As mentioned in her bio Georgie pigeon was thought to be a boy. Before I took her into my care I knew next to nothing about pigeons (so I couldn’t tell that she wasn’t a boy). Sure, I had admired pigeons when I was young as they bobbed and cooed in the street of my home town. I thought them pretty and wondered why they walked like they do. I particularly enjoyed seeing the males trying to get the females attention (all that tail fanning, bobbing and cooing is fascinating). I have always loved animals and had kept many pets but I never had a special interest in pigeons until I began working at a wildlife rescue centre.
You see, pigeons are quite common (really? Could have fooled me. ) and many kind and caring people bring injured or orphaned ones to the rescue centre so I was (and still am) pretty surrounded by pigeons (hedgehogs being the next most common animal brought in). I saw my first baby pigeon there and didn’t have a clue what it was. But I quickly fell in love with them as my supervisor showed me how to feed them – the poor darlings squeaking away with such enthusiasm and earnest – “Please feed me, mummy!” and quickly, “Please cuddle me!” as they grew and wanted some love from their adopted carers.
Many people say that squeakers and squabs are ugly but I beg to differ. Maybe it is a case of “Having a face only a mother could love”? Do I care what other people think about them? … (Actually I do. I can get quite upset when people see the baby pigeons at the rescue centre and say “How ugly they are!” I can remember only two people saying how beautiful they looked and I almost hugged them).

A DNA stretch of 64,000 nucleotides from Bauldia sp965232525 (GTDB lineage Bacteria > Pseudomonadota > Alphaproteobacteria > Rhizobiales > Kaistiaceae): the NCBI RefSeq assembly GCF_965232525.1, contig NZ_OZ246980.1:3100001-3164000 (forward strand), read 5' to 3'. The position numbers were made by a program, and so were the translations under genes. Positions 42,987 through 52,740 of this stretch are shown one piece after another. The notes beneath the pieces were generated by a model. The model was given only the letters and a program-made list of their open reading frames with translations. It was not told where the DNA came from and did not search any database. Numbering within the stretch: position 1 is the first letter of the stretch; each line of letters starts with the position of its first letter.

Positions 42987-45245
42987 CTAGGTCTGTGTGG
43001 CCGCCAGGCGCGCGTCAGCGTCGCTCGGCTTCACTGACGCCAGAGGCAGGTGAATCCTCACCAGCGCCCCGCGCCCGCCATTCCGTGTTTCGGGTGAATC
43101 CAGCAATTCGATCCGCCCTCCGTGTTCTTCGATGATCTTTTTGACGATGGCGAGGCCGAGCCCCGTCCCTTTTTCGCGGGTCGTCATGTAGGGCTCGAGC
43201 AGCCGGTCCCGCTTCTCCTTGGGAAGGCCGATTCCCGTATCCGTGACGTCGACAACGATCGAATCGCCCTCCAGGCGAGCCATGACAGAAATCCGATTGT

Anyway, back to Georgie. So here was this almost 1 year old young male pigeon who Richard and I loved to bits. Then one day, shortly after her 1st birthday, Georgie laid an egg. And she hasn’t looked back since!!
The unexpected egg
We were shocked to bits, our whole view of George changed immediately. She was no longer this cool male pigeon, rather a moody female one. And by lord, can she get moody when she’s incubating her eggs! They aren’t fertile since Elmo boy doesn’t pay her any attention, so we let her incubate them till she’s bored of it. We have a couple of fake eggs to replace her ones just in case we accidently break the real ones (Georgie likes to nest on the sofa despite the dangers of us sitting on them).
So we have to deal with a very moody pigeon on her nest while we are trying to watch TV or relax on the sofa. Richard cannot sit next to her otherwise she’ll attack him. Only I can safely sit next to her, but sometimes, when she’s really into her protective mother role, I have to back off because she’s ‘protecting’ her eggs.
We cannot get Georgie to stop laying eggs. Her body and hormones and mind tell her to bond with me and have babies. That’s just the way it is. Pigeons like to breed. And they’ll do it all year round. That’s why there’s so many of them. Sure, I could stop petting her or letting her cuddle up to me, I could put her somewhere where she hasn’t the opportunity to bond with someone, but that would simply be cruel. Georgie needs affection. She’s semi-blind and craves contact.
So we’re stuck with a loving pigeon (who we still love dearly) who will lay a pair of eggs nearly every month. I keep a diary of when she lays them so I can monitor her health. Georgie was eggbound once and it was a scary ordeal. I now have calcium drops and special UV bird lamp to counteract the strain of her egg production.
At the moment we’re expecting Georgie to lay an egg. The last egg she laid was on the 18th Nov 09, so it’s been over two months, which is pretty good. It’s never good for a bird to lay eggs continuously. For those of you who have seen a pigeon lay an egg it’s quite fascinating. But if you’ve ever thought a pigeon was a boy and he laid an egg?? Well, that’s a different feeling!